I created an ontology of over 20 ways to traverse environments in VR. Four and a half of these I prototyped: three simple methods (jump, fade, and animate) and one and a half complex methods (micro-movements, and a partially implemented rotate-into).

Case Study | Experiment

Overall Learnings

It was my desire to use each experiment as a specific exploration, such that after many specifics, I may be able to generalize my design insights and prototyping expertise. In no specific order, they are as follows:

  1. Like other prototypes, have a good idea of what you’re building before you build. Go ahead and shift direction as you learn though.
  2. 3D models, especially ones from hand-written code, take time to make.
  3. Not all prototypes need 3D models.
  4. It’s über useful to have working knowledge of spherical and cylindrical coordinate systems.
  5. It’s useful to build a personal library of helper functions.
  6. User testing interaction experiments is more open-ended than testing robust apps. Think-alouds work well.
  7. Users get distracted. Let them know they were heard, then push them in the direction you are interested in.
  8. Given the state of consumer-awareness and experience, it’s likely you’re the first person to give your test users access to VR. Let them be amazed.
  9. Focus on what you’re testing. If the visual design isn’t important, use someone else’s work there.
  10. The world wraps around the user. Utilize all of it.
  11. A few settings variables and keyboard shortcuts exponentially speed up personal testing during development.
  12. You have a community. Use it and let them use you.
  13. Text with too much depth hurts legibility.
  14. Volumetric design tools geared towards UX work are highly limited, but opening quickly. Figure out your own best-practices.
  15. Small cursors on screens with low-pixel density tend to jump around.
  16. A few techniques used in different industries are starting to come together: cinematography, theater (especially stage design), and traditional UX.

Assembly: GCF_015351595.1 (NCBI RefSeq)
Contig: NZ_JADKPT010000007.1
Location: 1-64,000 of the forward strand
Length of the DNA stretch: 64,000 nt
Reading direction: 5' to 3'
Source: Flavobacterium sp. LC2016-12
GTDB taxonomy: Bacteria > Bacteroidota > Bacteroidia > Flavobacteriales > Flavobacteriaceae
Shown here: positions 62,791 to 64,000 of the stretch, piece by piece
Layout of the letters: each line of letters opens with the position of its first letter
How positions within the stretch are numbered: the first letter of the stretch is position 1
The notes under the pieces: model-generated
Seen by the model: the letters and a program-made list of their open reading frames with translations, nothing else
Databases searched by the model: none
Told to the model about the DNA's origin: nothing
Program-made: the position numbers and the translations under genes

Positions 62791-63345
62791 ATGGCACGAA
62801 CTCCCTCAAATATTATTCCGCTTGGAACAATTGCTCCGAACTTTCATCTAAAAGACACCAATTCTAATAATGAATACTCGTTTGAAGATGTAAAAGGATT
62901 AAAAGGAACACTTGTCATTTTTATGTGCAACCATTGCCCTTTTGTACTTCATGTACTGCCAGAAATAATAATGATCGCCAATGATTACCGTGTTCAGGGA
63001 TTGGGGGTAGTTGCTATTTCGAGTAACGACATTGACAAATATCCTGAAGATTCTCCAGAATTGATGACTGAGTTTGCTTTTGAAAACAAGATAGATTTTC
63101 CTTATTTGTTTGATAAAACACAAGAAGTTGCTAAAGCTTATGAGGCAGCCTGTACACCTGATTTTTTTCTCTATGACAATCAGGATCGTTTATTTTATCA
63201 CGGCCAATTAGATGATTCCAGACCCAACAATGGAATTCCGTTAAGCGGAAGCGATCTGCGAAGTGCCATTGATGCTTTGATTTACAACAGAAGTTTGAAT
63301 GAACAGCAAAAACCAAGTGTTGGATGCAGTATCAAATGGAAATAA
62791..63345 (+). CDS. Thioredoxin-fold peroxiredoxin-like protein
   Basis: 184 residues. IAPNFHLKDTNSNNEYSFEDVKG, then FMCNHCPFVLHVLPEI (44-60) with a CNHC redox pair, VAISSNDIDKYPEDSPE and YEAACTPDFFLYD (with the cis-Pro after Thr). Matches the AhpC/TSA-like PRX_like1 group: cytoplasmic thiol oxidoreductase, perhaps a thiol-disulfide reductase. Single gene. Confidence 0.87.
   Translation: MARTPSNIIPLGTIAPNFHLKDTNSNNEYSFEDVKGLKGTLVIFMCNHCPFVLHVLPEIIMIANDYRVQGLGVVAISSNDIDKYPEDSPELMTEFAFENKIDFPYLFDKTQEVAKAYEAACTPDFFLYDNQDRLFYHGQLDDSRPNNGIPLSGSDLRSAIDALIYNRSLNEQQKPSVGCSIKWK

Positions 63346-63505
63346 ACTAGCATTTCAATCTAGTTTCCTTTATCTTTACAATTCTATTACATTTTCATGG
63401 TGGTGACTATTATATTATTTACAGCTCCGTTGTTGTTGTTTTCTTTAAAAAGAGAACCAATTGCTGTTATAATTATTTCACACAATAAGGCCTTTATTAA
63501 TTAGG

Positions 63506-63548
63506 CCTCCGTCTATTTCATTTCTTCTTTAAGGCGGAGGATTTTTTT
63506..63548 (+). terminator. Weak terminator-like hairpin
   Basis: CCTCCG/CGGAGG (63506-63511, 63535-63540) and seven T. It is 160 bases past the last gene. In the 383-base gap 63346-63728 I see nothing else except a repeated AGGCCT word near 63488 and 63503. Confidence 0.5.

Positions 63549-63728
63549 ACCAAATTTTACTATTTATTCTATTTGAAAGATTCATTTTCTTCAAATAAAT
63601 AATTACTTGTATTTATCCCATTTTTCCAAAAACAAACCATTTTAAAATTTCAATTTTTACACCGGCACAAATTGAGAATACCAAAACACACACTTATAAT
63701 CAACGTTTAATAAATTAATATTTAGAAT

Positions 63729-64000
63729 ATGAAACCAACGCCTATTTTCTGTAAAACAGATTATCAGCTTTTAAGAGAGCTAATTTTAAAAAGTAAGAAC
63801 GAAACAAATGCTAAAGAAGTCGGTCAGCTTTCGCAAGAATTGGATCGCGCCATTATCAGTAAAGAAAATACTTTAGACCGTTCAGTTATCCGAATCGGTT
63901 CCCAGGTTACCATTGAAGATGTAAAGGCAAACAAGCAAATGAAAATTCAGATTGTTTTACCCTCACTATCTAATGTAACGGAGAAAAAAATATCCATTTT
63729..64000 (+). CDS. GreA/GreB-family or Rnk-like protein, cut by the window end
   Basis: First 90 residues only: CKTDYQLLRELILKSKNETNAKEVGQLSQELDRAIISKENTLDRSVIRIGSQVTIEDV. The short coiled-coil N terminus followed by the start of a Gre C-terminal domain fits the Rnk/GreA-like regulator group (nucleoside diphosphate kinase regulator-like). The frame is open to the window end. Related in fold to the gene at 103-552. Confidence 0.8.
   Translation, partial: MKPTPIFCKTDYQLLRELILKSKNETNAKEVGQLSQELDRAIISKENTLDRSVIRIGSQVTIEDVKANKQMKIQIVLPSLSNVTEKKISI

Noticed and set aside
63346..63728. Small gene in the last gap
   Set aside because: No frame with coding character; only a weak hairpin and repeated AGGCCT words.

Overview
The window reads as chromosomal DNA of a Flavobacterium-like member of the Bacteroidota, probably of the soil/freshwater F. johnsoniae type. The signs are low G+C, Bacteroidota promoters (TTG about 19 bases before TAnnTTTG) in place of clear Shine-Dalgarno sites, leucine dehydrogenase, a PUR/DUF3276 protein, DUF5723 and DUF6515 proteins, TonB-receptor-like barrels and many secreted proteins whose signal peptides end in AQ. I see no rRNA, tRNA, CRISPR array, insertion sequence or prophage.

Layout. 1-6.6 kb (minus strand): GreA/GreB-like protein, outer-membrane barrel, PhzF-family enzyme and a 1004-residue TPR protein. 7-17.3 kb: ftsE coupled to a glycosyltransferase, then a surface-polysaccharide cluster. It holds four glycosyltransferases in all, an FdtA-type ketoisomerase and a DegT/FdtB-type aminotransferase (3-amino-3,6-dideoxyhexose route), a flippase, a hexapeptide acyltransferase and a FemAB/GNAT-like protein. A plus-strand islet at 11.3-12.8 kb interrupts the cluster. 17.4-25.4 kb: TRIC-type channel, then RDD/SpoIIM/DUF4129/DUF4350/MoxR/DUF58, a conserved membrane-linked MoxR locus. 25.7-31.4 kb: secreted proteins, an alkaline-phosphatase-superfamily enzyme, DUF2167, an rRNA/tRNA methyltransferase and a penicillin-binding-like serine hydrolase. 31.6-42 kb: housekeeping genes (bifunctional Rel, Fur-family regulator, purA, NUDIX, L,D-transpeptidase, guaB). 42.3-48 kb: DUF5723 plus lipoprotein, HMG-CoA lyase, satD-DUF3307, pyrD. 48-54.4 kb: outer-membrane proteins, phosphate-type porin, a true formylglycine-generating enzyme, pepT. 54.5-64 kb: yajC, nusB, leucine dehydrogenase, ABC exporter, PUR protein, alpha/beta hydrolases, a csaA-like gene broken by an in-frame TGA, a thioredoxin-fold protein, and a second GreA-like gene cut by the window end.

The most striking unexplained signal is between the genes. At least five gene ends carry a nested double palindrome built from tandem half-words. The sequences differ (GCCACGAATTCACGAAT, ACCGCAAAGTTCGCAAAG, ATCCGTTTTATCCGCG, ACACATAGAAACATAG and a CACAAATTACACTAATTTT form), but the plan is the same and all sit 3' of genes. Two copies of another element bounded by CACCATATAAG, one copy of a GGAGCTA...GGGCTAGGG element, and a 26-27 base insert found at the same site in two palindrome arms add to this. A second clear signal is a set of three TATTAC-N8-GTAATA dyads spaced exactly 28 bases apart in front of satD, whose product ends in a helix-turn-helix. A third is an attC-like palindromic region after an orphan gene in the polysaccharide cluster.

17. Sketch in 20 directions before choosing one to build.

Why This?

I’m a dual-degree master’s student at Carnegie Mellon University in the Human-Computer Interaction Institute. The specific program I’m in has a partnership with the Madeira Interactive Technologies Institute. We spend a semester at CMU, then two semesters in Portugal, separated by a one semester internship.

The timeline and various locations of my master's program.

I originally looked for UX design internships at VR companies and internships at R&D labs. It turns out that most VR companies are looking for full-time designers, not interns. I applied anyway, but to no avail. As the summer neared, I could either start applying for general and traditional UX design positions or I could forge my own path. 

I decided that to get what I need out of an internship, it would be better for me to create my own.

My Four Goals

Icons by Icon Island from the Noun Project.

First, I will learn more software to help me express my ideas. This was primarily JavaScript and a touch of Unity. Code in particular allows for a higher degree of flexibility than designed tools (though it is not without downsides). At this stage in the game, there are not better tools to work with for VR.

Second, I will focus on creating humane designs. I mean, this is really my role as a UX designer anyway, but it’s important to put some emphasis here. As we move into what is potentially the new dominant medium (spatial interfaces), and as we do this in the design-focused movement of the last few years, we should force great human design into our new applications (inspired by Bret Victor).

Third, I will design through rapid interactive prototypes. While apps and websites can easily be expressed on paper, spatial interfaces require prototypes that match its dimensionality. Additionally, I needed to get better at producing many prototypes to explore an idea (inspired by Linda Dong).

Fourth, I will regularly share and interact with my greater communities. Experimentation done in a vacuum is largely worthless. I’ve spent the last few months absorbing a great deal of knowledge from others working in the VR space. Because of their work, I start mine on more solid footing. Hopefully because of my efforts, others can start their work more easily. And, sharing regularly gives me a chance to refine my documentation skills.